Monday was the first day that we had to wake up for events. Toast and PB was the perfect way to start the day. We went out to the field where all the classes (baby class through eighth) met us. They greeted us with songs which was soooo cute. "Welcome to Tumaini, welcome to Tumaini, welcome to Tumaini!" We split them up by little kids and big kids and this day I was in charge of rec and crafts class. We started rec by stretching into a big circle. They would sing "1...2....make a circle. 3...4....a big, big circle." When we stretched, I had the kids "shake it out" which pretty much meant wiggle after every stretch. They died laughing every time. We did relays and crafts for the whole day. The kids were so fascinated by the colorful markers and glue. It was so cool and refreshing to see these kids so excited about the littlest things.
One boy stood next to me. He was the tallest in grade 4. "Gino locko ninani" I asked him (what's your name?) "Brevick" he said. For some reason, that whole first day I would keep catching his eyes looking at me. Something about this little guy caught my attention - maybe it was the way we shared a countless amount of laughs together just from the meeting of our eyes on this first day together.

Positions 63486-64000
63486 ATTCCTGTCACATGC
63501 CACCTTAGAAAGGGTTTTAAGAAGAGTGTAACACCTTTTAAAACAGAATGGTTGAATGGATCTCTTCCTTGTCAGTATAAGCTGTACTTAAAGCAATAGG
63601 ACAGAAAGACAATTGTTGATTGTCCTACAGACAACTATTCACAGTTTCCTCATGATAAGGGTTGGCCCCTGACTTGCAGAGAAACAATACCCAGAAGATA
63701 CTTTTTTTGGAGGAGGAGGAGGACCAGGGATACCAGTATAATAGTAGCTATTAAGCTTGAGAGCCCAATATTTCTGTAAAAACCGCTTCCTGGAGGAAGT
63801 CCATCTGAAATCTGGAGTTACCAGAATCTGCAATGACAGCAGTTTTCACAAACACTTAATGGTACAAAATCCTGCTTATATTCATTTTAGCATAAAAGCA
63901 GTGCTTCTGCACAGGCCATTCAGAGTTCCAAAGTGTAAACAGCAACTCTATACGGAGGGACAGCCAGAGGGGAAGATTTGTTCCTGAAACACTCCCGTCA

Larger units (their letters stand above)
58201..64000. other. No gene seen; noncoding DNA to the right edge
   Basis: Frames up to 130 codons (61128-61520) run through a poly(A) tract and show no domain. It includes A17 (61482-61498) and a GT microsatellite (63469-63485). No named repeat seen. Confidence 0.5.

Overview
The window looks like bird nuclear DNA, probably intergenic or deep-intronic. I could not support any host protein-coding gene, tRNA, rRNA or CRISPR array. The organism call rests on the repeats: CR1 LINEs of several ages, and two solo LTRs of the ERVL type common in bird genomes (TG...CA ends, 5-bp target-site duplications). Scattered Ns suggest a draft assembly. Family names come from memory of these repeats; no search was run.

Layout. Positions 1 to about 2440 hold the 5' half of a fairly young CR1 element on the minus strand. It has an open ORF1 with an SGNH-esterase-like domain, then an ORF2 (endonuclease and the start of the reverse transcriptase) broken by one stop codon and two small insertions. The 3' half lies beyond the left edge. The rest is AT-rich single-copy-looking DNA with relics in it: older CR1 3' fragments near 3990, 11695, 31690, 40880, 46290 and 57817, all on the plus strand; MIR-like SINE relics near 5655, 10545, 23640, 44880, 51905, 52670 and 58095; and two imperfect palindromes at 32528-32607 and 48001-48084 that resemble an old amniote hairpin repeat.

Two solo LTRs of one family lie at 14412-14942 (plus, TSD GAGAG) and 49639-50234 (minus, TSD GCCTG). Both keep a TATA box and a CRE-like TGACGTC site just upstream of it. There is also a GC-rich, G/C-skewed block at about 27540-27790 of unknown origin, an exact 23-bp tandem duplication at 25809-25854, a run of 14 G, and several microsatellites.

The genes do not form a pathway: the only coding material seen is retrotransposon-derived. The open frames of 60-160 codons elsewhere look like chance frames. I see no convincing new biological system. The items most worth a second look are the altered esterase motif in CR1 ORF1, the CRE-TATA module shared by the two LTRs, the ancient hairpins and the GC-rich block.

When we made crowns with the kids in crafts class, we were teaching them that they are all kings and queens in their own way and that they're valuable. It was the same thing all week - give them lessons in school that teach them that they mean something. It has been amazing to see the direct correlation between this type of learning and confidence on the soccer field. But hands down the best part of it all was when the kids would leave, a few would run back and say "thank you" for whatever we taught them that day then run away to the soccer field. We spent the second half of the day doing the same thing but with the older kids. By 4pm, school was over. Cue the giant soccer game.
Mr. Robinson, one of the Kenyan teachers came up to me and said "make sides lets play." I got to it. We split 11v11 WITH subs. I turned around and expected to see just the kids knocking it around but THERE. HE. WAS. Mr. Robinson running full speed ahead doing step overs at these kids. It was hilarious, jaw dropping and left me with the widest eyes and the biggest smile on my face. We played all night, teachers included. One girl, her name was Milly, was inching into the game. I knew she wanted to play but she was nervous. I took her by the hands and said "It's okay, come play. You can be on my team." She JUMPED in. Soon lots of girls were playing. One girl, Lucy was killllllling it. TOO fun.
It was this day that we sat down with Rose and asked to hear her full story. We talked for hours, learning that she started by taking one kid in, then three, then five and so on. She told me that it has been amazing to see Tumaini grow and they she is so thankful for all the incredible people that have come through to help build it. Especially our friends at the International Sports Federation. If you want to read Rose's story, told by herself, then you can find it here: